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Controversial Bali bombing memorial gets green light

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These proposals for a new architect-designed memorial to commemorate the victims of the Bali bombings of 2002 have just been given the go-ahead, a week before the third anniversary of the atrocity.

The globe sculpture was a collaboration between artist Gary Breeze and architect Susannah Miller, whose brother Dan was lost in the blasts, which claimed 25 British lives and killed a total of 202 people.

The memorial will sit in a high-profile location close to the Foreign and Commonwealth Office, Treasury Buildings and Cabinet War Rooms - near St James's Park in central London.

The decision to approve the memorial came from Westminster City Council last Friday. It follows months of wrangling between the council and those behind the sculpture, the UK Bali Bombings Victims Group.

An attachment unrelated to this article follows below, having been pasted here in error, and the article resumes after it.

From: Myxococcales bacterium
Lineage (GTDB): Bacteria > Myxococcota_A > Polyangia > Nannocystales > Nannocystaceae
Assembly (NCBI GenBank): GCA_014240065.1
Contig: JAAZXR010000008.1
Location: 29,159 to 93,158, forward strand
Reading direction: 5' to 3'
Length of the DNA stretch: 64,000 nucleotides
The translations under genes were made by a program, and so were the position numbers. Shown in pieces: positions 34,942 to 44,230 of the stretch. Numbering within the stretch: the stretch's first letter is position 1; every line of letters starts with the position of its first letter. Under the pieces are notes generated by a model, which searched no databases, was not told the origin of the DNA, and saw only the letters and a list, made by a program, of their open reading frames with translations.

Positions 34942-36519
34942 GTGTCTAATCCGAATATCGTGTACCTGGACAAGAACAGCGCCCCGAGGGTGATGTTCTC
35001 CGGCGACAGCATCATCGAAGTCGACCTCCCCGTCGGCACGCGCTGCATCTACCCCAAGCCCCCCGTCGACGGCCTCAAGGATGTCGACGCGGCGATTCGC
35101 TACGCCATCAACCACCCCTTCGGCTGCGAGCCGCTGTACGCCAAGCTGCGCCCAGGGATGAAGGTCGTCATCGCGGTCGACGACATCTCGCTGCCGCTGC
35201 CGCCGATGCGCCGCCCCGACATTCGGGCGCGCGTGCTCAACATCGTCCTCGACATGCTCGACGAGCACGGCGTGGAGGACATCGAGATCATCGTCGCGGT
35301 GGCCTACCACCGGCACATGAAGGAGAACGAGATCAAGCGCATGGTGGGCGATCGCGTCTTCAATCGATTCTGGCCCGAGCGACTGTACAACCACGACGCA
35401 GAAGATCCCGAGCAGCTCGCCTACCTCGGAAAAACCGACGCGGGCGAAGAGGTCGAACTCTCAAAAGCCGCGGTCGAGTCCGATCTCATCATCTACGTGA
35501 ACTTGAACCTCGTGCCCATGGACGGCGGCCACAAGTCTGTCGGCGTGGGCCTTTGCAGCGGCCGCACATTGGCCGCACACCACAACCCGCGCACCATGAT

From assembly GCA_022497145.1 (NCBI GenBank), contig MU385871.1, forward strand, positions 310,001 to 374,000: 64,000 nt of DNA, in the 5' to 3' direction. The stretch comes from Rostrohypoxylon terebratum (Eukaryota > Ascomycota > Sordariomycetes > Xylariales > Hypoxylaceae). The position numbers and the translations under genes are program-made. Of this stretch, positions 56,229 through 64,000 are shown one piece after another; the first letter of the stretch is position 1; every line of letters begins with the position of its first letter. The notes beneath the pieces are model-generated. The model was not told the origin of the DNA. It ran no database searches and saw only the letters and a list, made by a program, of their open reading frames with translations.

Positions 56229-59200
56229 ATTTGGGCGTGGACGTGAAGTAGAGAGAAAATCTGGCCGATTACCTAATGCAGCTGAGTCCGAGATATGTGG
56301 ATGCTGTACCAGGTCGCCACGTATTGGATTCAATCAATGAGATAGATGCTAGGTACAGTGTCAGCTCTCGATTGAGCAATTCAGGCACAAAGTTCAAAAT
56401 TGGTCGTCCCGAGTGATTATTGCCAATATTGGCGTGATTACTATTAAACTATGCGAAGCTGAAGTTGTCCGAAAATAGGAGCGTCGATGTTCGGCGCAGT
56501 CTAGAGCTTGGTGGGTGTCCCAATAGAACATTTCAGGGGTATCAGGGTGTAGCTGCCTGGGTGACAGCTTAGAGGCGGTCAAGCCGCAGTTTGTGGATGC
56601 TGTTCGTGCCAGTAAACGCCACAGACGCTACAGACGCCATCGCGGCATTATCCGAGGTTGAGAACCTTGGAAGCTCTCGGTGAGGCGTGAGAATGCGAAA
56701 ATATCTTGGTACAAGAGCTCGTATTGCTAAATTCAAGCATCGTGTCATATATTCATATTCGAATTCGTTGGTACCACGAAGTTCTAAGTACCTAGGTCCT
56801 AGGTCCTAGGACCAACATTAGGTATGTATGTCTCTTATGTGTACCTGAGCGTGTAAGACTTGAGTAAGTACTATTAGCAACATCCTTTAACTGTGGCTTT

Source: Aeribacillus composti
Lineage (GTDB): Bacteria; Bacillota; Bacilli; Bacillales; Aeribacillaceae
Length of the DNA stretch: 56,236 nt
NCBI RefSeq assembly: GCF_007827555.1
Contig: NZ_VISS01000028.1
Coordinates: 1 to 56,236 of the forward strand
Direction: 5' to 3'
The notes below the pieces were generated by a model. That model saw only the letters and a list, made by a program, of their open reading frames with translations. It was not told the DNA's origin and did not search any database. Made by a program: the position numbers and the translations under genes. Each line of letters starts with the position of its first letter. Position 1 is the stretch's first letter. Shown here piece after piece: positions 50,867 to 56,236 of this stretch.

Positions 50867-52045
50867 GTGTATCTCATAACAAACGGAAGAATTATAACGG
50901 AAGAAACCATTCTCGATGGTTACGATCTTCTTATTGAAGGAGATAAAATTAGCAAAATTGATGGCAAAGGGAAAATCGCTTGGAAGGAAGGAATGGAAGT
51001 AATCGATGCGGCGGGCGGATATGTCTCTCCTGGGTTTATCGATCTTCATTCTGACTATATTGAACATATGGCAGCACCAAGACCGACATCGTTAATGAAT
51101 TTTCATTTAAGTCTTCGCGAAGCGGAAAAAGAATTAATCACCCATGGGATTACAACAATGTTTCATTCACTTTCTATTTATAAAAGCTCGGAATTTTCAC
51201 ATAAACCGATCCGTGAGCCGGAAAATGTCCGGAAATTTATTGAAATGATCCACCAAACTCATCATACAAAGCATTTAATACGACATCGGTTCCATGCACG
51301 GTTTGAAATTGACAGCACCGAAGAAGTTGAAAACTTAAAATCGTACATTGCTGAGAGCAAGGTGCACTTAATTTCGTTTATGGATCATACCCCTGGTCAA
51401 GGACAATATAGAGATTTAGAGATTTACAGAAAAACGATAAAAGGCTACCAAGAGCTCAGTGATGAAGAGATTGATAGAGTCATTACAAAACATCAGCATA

In an initial planning meeting on 28 July, in the wake of London's own recent terrorist attacks, Westminster councillor Angela Hooper had initially felt that the memorial might be for all victims of terrorism.

But as the political climate cooled it was decided that these proposals should be approved.

Some 202 images of doves in flight, each of a unique design, will be carved into the globe. Close to this will be a wall with the names of all the victims killed in the explosions inscribed in it and a seat.

The wording of the memorial wall will read: 'In memory of the 202 innocent people killed by an act of terrorism in Kuta, on the island of Bali, Indonesia, on 12th October 2002.'

The wording around the base of the globe will quote the Irish poet Brendan Kennelly and reads: 'You were robbed of life. Your spirit enriches ours.'

by Rob Sharp

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